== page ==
- Faith & Family
This past Thursday, January 12th marked the second anniversary of the devastating earthquake in Haiti. Miamians and displaced Haitians alike observed the day of mourning across the city. Notre Dame Academy and Archbishop Curley High School hosted a memorial prayer service in the school’s cafeteria to remember the victims of the disaster.
“This was a very nice memorial mass,” said Lynn Delva, a 15-year-old 10th grader. “I really appreciated the commemoration of the earthquake in Haiti. It was a beautiful service.”
The 7.0 magnitude ‘quake struck near Port-au-Prince and affected 3,500,000 people. An estimated 220,000 Haitians perished as a result of the earthquake, 300,000 plus people were injured, over 188,383 houses were significantly damaged and 105,000 were destroyed by the earthquake.
“Even though I didn’t have any relatives in Haiti I believe that it is just a good thing that there are so many people out there that actually care,” said Nickolas Moss, 15-year-old ninth grader.
As a result of the ‘quake over 600,000 people were driven from their homes in Port-au-Prince and forced to live with families abroad and in other areas of the country.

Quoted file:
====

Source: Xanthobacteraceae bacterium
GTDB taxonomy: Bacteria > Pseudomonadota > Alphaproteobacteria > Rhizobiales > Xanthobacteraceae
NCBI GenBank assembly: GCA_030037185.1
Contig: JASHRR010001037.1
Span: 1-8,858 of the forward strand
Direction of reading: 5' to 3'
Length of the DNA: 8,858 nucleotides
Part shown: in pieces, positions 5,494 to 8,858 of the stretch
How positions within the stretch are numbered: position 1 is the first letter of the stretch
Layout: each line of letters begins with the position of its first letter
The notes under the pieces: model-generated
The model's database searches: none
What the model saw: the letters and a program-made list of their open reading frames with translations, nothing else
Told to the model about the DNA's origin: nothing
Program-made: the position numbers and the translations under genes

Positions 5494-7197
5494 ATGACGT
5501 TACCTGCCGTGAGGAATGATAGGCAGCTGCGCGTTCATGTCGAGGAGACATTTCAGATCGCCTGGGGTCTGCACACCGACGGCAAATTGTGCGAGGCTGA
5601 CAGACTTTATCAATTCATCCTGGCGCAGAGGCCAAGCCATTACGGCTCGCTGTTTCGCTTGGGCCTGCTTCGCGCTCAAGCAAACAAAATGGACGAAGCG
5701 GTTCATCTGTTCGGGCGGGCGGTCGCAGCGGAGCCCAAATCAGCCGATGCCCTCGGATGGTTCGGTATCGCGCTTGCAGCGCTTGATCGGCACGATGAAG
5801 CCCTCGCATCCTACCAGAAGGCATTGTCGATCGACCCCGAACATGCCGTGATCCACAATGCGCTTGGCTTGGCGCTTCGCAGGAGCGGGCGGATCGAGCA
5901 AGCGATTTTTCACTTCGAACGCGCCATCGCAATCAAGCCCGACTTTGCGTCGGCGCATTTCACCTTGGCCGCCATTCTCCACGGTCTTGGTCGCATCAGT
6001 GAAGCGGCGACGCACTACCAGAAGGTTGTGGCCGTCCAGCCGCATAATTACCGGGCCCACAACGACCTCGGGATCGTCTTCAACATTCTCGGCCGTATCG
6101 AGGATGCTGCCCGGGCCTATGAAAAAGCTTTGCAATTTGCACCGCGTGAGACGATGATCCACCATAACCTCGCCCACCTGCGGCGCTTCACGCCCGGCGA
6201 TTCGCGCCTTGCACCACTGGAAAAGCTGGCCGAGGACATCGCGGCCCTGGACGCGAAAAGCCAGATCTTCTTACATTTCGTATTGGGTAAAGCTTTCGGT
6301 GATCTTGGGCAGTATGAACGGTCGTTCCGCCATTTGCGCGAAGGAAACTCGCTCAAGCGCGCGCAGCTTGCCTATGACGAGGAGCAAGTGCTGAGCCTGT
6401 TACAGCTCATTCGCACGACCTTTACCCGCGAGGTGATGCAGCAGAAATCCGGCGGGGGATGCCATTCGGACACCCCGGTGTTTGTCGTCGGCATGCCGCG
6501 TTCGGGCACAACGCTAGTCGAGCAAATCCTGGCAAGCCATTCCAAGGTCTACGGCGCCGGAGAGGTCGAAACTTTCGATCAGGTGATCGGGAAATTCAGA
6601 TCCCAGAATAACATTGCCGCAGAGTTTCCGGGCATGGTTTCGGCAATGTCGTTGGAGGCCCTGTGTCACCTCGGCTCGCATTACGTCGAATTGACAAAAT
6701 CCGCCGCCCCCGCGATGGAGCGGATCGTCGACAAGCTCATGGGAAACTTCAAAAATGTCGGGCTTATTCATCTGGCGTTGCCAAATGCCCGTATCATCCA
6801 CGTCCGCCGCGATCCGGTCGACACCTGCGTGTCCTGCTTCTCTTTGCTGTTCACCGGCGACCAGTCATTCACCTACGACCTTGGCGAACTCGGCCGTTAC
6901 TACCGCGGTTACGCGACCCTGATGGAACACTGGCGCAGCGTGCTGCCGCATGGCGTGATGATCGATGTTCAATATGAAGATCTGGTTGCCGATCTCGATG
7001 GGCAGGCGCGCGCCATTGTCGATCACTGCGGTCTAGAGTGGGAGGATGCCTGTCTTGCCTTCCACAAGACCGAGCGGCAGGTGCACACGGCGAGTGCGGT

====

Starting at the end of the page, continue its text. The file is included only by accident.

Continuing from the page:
“The Mass was very special to me because I do have family that lives in Haiti,” said Brenda Delvrua, a 16-year-old 10th grader. “It is really nice for the school to hold a program like this for us to be able to commemorate the earthquake victims. I was fortunate enough to have family that survived the earthquake so this really meant a lot to me.”
Throughout the Haitian community in Miami sympathizers are banding together to help restore order to the island nation of Haiti. Recently Representative Daphne Campbell, District 108 and Senator Gary Siplin, District 19 held a press conference in a joint effort to promote House Memorial 881 and Senate Memorial 1528 that are aimed at encouraging the federal government to adopt the Haitian Family Reunification Program.
By Randy Grice